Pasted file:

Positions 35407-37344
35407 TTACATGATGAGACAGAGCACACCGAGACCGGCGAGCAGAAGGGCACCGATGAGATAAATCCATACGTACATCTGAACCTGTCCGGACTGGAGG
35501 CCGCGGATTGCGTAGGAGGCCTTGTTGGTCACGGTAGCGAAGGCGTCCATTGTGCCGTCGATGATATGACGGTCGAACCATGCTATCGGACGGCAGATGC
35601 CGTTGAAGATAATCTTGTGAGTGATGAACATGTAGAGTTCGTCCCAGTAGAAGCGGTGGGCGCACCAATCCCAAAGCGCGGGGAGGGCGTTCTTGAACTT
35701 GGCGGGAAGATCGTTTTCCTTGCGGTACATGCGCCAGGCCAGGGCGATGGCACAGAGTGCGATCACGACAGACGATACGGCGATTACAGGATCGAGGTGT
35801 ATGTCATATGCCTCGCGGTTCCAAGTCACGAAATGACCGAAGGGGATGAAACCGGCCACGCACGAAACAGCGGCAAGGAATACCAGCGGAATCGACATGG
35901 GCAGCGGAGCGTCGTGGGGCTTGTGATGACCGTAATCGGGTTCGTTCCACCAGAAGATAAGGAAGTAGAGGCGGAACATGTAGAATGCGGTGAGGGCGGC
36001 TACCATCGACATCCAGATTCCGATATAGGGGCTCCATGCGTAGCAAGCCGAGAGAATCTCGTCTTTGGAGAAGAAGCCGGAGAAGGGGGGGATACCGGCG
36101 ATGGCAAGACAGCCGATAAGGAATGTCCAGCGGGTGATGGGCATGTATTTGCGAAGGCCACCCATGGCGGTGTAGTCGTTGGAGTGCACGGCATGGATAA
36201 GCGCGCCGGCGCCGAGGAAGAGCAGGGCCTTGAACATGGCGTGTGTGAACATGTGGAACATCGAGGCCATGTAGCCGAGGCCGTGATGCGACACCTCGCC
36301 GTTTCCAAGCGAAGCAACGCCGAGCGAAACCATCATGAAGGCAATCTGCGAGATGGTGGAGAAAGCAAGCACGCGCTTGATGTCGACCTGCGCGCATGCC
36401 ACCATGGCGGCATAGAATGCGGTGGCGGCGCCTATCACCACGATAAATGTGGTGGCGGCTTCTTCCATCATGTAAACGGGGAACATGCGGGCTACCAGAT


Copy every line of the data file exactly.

Positions 35407-37344
35407 TTACATGATGAGACAGAGCACACCGAGACCGGCGAGCAGAAGGGCACCGATGAGATAAATCCATACGTACATCTGAACCTGTCCGGACTGGAGG
35501 CCGCGGATTGCGTAGGAGGCCTTGTTGGTCACGGTAGCGAAGGCGTCCATTGTGCCGTCGATGATATGACGGTCGAACCATGCTATCGGACGGCAGATGC
35601 CGTTGAAGATAATCTTGTGAGTGATGAACATGTAGAGTTCGTCCCAGTAGAAGCGGTGGGCGCACCAATCCCAAAGCGCGGGGAGGGCGTTCTTGAACTT
35701 GGCGGGAAGATCGTTTTCCTTGCGGTACATGCGCCAGGCCAGGGCGATGGCACAGAGTGCGATCACGACAGACGATACGGCGATTACAGGATCGAGGTGT
35801 ATGTCATATGCCTCGCGGTTCCAAGTCACGAAATGACCGAAGGGGATGAAACCGGCCACGCACGAAACAGCGGCAAGGAATACCAGCGGAATCGACATGG
35901 GCAGCGGAGCGTCGTGGGGCTTGTGATGACCGTAATCGGGTTCGTTCCACCAGAAGATAAGGAAGTAGAGGCGGAACATGTAGAATGCGGTGAGGGCGGC
36001 TACCATCGACATCCAGATTCCGATATAGGGGCTCCATGCGTAGCAAGCCGAGAGAATCTCGTCTTTGGAGAAGAAGCCGGAGAAGGGGGGGATACCGGCG
36101 ATGGCAAGACAGCCGATAAGGAATGTCCAGCGGGTGATGGGCATGTATTTGCGAAGGCCACCCATGGCGGTGTAGTCGTTGGAGTGCACGGCATGGATAA
36201 GCGCGCCGGCGCCGAGGAAGAGCAGGGCCTTGAACATGGCGTGTGTGAACATGTGGAACATCGAGGCCATGTAGCCGAGGCCGTGATGCGACACCTCGCC
36301 GTTTCCAAGCGAAGCAACGCCGAGCGAAACCATCATGAAGGCAATCTGCGAGATGGTGGAGAAAGCAAGCACGCGCTTGATGTCGACCTGCGCGCATGCC
36401 ACCATGGCGGCATAGAATGCGGTGGCGGCGCCTATCACCACGATAAATGTGGTGGCGGCTTCTTCCATCATGTAAACGGGGAACATGCGGGCTACCAGAT